How Often Should I Be Getting Treated?

“Caveat Emptor” ……Buyer Beware!!!

Something which has been brought to our attention of late is the increase in unscrupulous ‘therapists’ who insist on their clients returning for multiple treatments, often with very short time frames between visits and performed with high frequency over an extended period, often for many months.
Over prescribing treatments simply for the sake of gaining repeat bookings is not only unethical, it can be as damaging as not having any treatment at all, and in some cases, can actually cause long term damage to joints, muscles and nerves especially if the therapist is not suitably qualified.
The treatment plan should be something which both the therapists and the client are comfortable with to resolve the muscular and joint issues in question over a reasonable timeframe. And your therapist should be prepared to refer the client on to another health professional should they feel they are unable to alleviate the condition. If your therapist is unable to resolve the condition after a reasonable number of treatments (3 treatment visits would be reasonable for minor muscular conditions due to repetitive tasks) then you should be asking why.
If you are told that you need to come back every week for the next 4 months, the alarm bells should be ringing as this kind of treatment plan is likely to cause more harm than good.
Some complex conditions may require some additional treatments and possibly work in conjunction with another health professional to resolve the condition, for instance a chiropractor or physiotherapist may be engaged to perform structural or postural corrections and the massage therapist then compliments this treatment with soft tissue manipulation and other therapeutic or remedial techniques to help maintain the correction over the longer term.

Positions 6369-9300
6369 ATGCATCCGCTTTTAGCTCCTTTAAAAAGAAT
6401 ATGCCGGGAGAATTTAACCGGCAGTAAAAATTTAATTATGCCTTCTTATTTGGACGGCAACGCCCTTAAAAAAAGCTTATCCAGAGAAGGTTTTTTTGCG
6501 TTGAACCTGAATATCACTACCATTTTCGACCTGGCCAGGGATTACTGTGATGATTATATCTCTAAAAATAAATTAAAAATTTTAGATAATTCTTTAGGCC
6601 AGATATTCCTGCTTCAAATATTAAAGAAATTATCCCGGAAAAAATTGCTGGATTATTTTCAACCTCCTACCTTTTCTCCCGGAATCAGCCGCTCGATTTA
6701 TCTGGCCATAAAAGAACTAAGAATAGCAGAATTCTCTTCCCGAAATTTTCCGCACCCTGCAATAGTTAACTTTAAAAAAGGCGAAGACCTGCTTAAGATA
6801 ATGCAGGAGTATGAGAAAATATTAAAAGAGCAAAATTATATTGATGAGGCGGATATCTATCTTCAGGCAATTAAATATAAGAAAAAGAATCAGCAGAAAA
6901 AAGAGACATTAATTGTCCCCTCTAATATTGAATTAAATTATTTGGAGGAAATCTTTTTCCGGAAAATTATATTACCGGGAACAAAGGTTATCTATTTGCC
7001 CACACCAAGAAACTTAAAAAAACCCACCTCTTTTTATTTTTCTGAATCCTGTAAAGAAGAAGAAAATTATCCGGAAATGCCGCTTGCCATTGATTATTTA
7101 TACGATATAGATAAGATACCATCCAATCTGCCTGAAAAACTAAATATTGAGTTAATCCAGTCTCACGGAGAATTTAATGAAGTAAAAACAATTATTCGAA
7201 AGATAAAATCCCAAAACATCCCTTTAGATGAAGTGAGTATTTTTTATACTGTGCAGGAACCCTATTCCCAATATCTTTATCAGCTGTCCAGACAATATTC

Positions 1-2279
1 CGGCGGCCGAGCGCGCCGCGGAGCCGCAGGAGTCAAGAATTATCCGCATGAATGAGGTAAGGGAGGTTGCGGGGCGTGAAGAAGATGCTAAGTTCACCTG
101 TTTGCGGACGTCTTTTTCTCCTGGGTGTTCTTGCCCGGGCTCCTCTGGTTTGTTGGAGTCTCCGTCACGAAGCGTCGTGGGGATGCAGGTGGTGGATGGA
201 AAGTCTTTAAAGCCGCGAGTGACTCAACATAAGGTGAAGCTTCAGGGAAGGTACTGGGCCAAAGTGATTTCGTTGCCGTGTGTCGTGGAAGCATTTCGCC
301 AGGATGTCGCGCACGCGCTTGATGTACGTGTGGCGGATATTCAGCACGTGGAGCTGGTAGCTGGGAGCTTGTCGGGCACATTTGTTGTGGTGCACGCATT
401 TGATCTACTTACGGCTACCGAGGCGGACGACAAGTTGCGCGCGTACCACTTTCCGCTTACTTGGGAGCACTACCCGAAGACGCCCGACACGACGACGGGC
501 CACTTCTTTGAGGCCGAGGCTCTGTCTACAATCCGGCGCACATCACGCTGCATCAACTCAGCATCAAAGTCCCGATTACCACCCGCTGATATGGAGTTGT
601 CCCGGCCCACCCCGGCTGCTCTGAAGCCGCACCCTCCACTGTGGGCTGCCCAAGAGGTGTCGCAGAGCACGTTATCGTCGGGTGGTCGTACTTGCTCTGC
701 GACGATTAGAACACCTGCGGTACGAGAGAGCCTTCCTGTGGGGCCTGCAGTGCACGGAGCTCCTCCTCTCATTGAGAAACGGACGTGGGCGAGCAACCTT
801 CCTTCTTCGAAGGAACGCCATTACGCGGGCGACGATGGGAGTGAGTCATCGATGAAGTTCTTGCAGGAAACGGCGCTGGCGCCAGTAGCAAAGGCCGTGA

Maintenance plans are generally scheduled at 4 – 6 week intervals in most cases however some patients, such as those engaging in competitive or professional level sports may require more frequent treatments. The key is to listen to your body and decide when you feel you are in need of a maintenance treatment, not because someone told you that you needed one based upon their booking calendar or availability.
Lastly, make sure your therapist is suitably qualified and has a current membership with one of the complimentary health regulatory bodies such as the M&MA, ANTA, IAAMA or similar, has current insurance for both product and professional liability and malpractice and also has the ability to claim on private health insurance (the funds covered will vary depending upon the qualifications but having this is a good indicator of whether they are legitimately qualified or not as the health funds require very rigorous checks before issuing provider numbers).
For further information on how to ensure you have the right therapist for your needs feel free to message us or give us a call and we will be happy to discuss possible treatment options.

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